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An Avondale original marks 66 years

Avondale Estates

An Avondale original marks 66 years

Jonathan Belcher, left, and Mark Belcher, right, run Ray's Indian Originals in Avondale. Photo by Dan Whisenhunt
Jonathan Belcher, left, and Mark Belcher, right, run Ray's Indian Originals in Avondale. Photo by Dan Whisenhunt

Jonathan Belcher, left, and Mark Belcher, right, run Ray’s Indian Originals in Avondale. Photo by Dan Whisenhunt

This story has been updated.

The Belcher family says it has been in business in Avondale Estates for 66 years and is the oldest in town, something city leaders won’t acknowledge.

Today the family business exists as Ray’s Indian Originals, an offshoot of what started as Ray Belcher’s radio and television business. It sells American Indian artifacts, purchased from reservations throughout the country. Inside the store, customers hear peaceful flute music playing over the speakers.

Two of Belcher’s sons, Mark and Jonathan, run the business. Mark has a blond, bowl haircut and a quiet way about him. Jonathan has long hair, favors wraparound sunglasses and is a more of a firecracker.

They’re two halves of who they say their father was: a generous man who wasn’t afraid to stand up for himself.

The Ray’s name is a blue collar relic, a reminder that Avondale Estates wasn’t always so gentrified. The Belcher sons have asked the city to recognize the family’s 66 years in business with a proclamation, a ceremonial gesture bestowed by city officials. The city has refused on the basis that the family can’t prove its business is the oldest in Avondale, Jonathan said.

City officials did not respond to a request for comment for this story. Jonathan said being on the outs with city leadership isn’t unusual for his family.

“My dad had always said Avondale was a little bit like a Peyton Place,” Jonathan said. “You were either on the right side of the hedges or the wrong side of the hedges. He never owned a house here in Avondale. We just always had a business.”

According to an account Ray Belcher, who was half Cherokee, penned before his death in 2005, he opened Ray’s Radio and Record Shop on Old Stone Mountain Road, now called North Clarendon Avenue, in 1948.

“My total operation consisted of 300 phonograph records from a defunct jukebox business, two pieces of test equipment, a 1941 Studebaker Chevy Coupe and me, a World War II veteran, unable to qualify for a public job,” Belcher wrote.

A photo of Peggy, left, and Ray Belcher hangs on the walls of Ray's Indian Originals in Avondale Estates. Photo by Dan Whisenhunt

A photo of Peggy, left, and Ray Belcher hangs on the walls of Ray’s Indian Originals in Avondale Estates. Photo by Dan Whisenhunt

The company grew to three locations and four spin off businesses, but today it’s just the shop on North Avondale Road, run by two of his sons. In the 1960’s, their father erected the infamous Ray’s pole sign on North Avondale Road. The city now owns the property and has recently demolished that sign.  Jonathan said his dad spent about $10,000 on that sign and went round and round with the city over it after the city was added to the National Register of Historic Places in 1986.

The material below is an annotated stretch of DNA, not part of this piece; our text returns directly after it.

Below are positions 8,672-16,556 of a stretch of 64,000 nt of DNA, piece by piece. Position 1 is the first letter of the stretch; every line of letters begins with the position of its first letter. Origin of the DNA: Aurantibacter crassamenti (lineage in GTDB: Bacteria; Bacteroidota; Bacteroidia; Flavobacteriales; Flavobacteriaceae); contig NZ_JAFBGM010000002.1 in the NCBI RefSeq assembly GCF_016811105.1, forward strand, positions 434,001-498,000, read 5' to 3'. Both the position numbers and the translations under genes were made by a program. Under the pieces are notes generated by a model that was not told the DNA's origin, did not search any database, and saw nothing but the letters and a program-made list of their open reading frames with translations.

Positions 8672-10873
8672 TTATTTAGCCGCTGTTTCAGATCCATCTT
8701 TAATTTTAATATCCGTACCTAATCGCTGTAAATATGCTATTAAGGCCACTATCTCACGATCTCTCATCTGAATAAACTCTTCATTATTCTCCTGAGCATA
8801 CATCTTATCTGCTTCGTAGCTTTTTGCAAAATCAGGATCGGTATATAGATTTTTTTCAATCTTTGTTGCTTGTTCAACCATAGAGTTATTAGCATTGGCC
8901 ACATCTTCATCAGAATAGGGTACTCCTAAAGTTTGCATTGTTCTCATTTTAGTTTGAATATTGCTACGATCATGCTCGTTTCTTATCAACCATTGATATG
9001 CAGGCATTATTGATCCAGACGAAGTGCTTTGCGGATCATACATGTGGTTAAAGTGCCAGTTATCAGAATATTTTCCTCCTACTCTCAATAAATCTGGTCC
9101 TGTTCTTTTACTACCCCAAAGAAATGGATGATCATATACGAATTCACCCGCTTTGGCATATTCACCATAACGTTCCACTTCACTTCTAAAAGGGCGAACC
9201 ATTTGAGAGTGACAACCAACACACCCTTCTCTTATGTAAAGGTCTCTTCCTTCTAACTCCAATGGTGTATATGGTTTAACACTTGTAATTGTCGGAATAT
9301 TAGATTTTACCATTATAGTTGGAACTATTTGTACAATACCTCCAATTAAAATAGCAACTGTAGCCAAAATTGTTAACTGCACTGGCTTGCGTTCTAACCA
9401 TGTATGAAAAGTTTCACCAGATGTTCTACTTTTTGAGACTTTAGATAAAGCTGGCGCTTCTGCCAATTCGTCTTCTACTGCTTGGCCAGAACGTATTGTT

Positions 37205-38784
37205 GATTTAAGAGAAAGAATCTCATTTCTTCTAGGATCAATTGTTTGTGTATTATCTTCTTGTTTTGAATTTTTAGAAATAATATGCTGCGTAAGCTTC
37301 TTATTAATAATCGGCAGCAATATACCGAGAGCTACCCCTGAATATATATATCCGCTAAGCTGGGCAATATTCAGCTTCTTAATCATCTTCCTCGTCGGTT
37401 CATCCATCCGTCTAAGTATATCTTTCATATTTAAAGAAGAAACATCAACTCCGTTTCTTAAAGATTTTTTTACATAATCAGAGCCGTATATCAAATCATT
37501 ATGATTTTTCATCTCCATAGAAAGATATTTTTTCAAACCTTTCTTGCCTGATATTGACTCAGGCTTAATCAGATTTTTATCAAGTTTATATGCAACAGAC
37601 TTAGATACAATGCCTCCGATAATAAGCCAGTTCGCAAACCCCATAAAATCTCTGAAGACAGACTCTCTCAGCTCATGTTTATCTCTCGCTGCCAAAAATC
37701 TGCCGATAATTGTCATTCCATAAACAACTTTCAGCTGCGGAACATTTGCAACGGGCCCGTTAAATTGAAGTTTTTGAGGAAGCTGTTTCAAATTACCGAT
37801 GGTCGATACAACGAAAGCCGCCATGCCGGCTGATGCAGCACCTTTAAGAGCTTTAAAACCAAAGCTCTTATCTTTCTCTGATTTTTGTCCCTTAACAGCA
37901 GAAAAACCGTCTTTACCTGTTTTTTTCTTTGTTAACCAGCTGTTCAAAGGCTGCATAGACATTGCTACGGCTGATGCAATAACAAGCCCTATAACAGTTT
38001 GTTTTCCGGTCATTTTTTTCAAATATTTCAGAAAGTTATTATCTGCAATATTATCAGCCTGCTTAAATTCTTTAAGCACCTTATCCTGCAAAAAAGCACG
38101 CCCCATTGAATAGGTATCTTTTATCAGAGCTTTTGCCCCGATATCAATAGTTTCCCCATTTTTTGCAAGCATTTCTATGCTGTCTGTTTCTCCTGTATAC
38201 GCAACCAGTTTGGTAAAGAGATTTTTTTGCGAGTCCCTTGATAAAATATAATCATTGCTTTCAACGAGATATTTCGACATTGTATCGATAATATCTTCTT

“Avondale got on the National Historical Society, daddy called it the, ‘Hysterical Society,’ and they came back and said, ‘Look you’ve got to tear down that sign it doesn’t meet the ordinances. It’s got to be old English because Avondale is now an old English town,'” Jonathan recalled.

Ray Belcher wasn’t having any of it. He hired an attorney and eventually the sign was deemed to be “grandfathered” in under the city code.

Their mother, Peggy, who is Scotch Irish, started the American Indian apparel business. Jonathan said his dad became involved in the Wounded Knee Incident in South Dakota in 1973, a protest staged by the Lakota tribe.

“He sent tractor trailer loads of food and clothing to the reservation, to the people,” Jonathan said. “They acknowledged him by adopting him into the tribe. The Lakota tribe gave him the name ‘Swift arrow.'”

Their mother took to wearing the American Indian artifacts and got the idea to open a store after numerous people asked her where she got them. The business started in the back of the TV store.

“In 1973 my dad said, ironically, ‘We can’t be having Indian stuff in here. It confuses people,'” Jonathan said. ” … So in 1973 to 1980 she had her place in North DeKalb Mall, Ray’s Indian Originals. In 1980 they got tired of paying the rent. The mall had gone downhill.”

The family cleaned out some storage rooms and moved the business back into the TV shop. When a developer came to the family in 2006 to buy the old property, the family took the money and moved down the street.

The official anniversary is in October.

“What we’re probably going to do is an open house, some drinks and eats,” Jonathan said.

Jonathan would like to have an official proclamation in hand, too, recognizing his family’s place in Avondale. His mother is ill and it would mean a lot to her, he said.

State Rep. Karla Drenner, D-Avondale Estates, got wind of the Belcher’s request to the city and spoke to Mayor Ed Rieker on their behalf. Rieker told her there was “some confusion” about whose business was the oldest, Drenner said.

Drenner offered to have her office draft a proclamation noting that the family started doing business in Avondale in 1948.

“I don’t think it’s going to say anything about who’s got the oldest business in Avondale,” Drenner said. “It seems so simple and so silly to kind of argue about something like that. … It’s just small. It seemed like a no-brainer kind of thing.”

Mark Belcher holds up a photo of the old Ray's store. Photo by Dan Whisenhunt

Mark Belcher holds up a photo of the old Ray’s store. Photo by Dan Whisenhunt